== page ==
What information might be economic in nature?  Information that would help us to understand the meaning of the observed 25% restricted stock discount might include:

  • The historical performance of the public company and its outlook for the future as assessed by market participants.
  • The size of the block of restricted shares sold in relationship to all other shares outstanding (often, relatively large blocks were sold).
  • The expected use of the restricted stock proceeds and the impact of the new investment on the outlook for future performance.
  • The historical stock performance of the public company and its pricing relative to similar public companies.
  • The required returns of investors in the restricted shares of the public company.
  • The effective length of the period of restriction before the public company’s shares would become freely tradable
  • And so on…

There is a great deal of information we do not know about any particular restricted stock discount, but one thing we know for sure: the observed discounts fail to reveal any direct economic information.

Restricted Stock “Method” Is Set Early On

Between the late 1960s and the mid-1990s, a number of restricted stock “studies” were performed.  What they had in common is that they examined a limited number of restricted stock transactions, calculated means and/or medians, and some provided ranges and even individual transaction discounts and some operating data about the companies. We will provide summary information on these studies in a subsequent post.

Valuation analysts quickly began to draw an analogy between restricted stock discounts and marketability discounts for illiquid minority interests in private companies.

By 1981, with the publication of the first edition of Shannon Pratt’s Valuing a Business (no longer in print, but I have my copy!), the “restricted stock methodology” was set.  The chapter titled “Data on discounts for lack of marketability” concluded with the following (on page 155):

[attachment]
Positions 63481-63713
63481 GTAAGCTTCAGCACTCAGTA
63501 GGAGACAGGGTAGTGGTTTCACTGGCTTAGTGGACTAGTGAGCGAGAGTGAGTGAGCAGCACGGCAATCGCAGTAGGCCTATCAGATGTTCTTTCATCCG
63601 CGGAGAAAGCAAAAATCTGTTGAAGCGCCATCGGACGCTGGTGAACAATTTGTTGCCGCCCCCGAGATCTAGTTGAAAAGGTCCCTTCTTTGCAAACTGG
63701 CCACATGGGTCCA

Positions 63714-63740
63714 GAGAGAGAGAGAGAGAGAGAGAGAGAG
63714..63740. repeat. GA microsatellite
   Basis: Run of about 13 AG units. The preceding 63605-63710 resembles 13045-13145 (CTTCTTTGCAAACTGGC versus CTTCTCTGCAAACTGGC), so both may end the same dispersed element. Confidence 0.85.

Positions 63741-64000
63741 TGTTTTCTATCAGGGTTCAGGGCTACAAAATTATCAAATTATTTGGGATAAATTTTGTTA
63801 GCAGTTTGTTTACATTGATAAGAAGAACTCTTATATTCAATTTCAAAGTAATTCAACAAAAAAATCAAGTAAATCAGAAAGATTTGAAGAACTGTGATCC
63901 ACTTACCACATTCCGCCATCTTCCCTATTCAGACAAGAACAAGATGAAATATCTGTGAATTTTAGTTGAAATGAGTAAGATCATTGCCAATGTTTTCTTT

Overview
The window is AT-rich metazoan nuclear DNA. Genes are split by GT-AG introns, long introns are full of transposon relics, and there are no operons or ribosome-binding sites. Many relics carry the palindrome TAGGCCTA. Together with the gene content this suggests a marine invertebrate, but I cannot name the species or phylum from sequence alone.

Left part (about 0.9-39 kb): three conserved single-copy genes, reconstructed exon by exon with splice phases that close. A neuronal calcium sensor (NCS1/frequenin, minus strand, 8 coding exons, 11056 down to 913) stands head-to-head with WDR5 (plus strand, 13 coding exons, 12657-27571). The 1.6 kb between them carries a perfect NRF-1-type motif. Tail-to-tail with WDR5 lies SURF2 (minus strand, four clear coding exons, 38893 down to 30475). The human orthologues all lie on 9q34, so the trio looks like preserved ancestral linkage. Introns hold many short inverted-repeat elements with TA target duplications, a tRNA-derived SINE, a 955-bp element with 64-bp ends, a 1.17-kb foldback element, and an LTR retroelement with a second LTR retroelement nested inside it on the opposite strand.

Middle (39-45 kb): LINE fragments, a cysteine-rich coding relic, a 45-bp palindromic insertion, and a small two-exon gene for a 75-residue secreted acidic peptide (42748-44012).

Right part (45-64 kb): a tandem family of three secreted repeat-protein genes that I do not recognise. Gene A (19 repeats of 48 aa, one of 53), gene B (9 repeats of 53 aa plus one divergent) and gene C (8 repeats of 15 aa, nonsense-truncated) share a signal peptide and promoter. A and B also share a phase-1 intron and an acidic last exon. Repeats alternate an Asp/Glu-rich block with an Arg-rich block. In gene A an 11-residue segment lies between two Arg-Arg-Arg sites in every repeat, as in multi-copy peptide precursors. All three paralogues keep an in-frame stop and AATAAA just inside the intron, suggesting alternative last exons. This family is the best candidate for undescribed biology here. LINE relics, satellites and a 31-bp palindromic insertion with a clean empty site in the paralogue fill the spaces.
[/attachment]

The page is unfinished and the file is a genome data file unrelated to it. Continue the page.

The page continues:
The four studies discussed [the SEC Institutional Investor Study, the Moroney Study, the Maher Study, and the Solberg Study of court decisions – more on the studies later]  are quite consistent in indicating an average discount for lack of marketability of approximately 35 percent for restricted stocks of publicly-traded companies.  Most such securities eventually will be registered, and become freely tradeable.

Shares of closely-held companies, most of which will never be freely tradeable, suffer more from lack of marketability than do restricted shares of publicly-traded companies.  Once the analyst has made his best estimate of the price at which the shares involved in the valuation would sell if they were freely marketable, the discounts at which restricted securities of publicly-traded companies sell can provide useful guidance to determine an appropriate marketability discount.

For many valuation analysts, the method has neither changed nor advanced over the last forty years.  The rule of thumb goes something like this–Restricted stock discounts tend to average around 35%, so most marketability discounts are in the range of 35%, plus or minus a bit.  They are seldom less than 25% or more than 45% based on the central tendency measures in the studies that we show below.  As we will see, there is no tendency for restricted stock discounts to hover around 35%.  In fact, they are all over the proverbial map depending on the relative bargaining power of issuers and investors.  Nevertheless, the “method” was set early on.


There is no economic information in any single restricted stock discount or in any average of multiple discounts to assist valuation analysts in determining marketability discounts for illiquid minority interests of private businesses in relationship to the base values, or marketable minority (or financial control), to which they are compared. In the next post, we will look briefly at the shareholder level of value in light of the Integrated Theory, before then examining the restricted stock discount in the context of business valuation standards.

Until next time, be safe and be well!


[1] For a more detailed discussion of restricted stock discounts, see Chapter 8 of Business Valuation: An Integrated Theory Third Edition noted previously.  The period of restriction was reduced to one year as of April 29, 1997.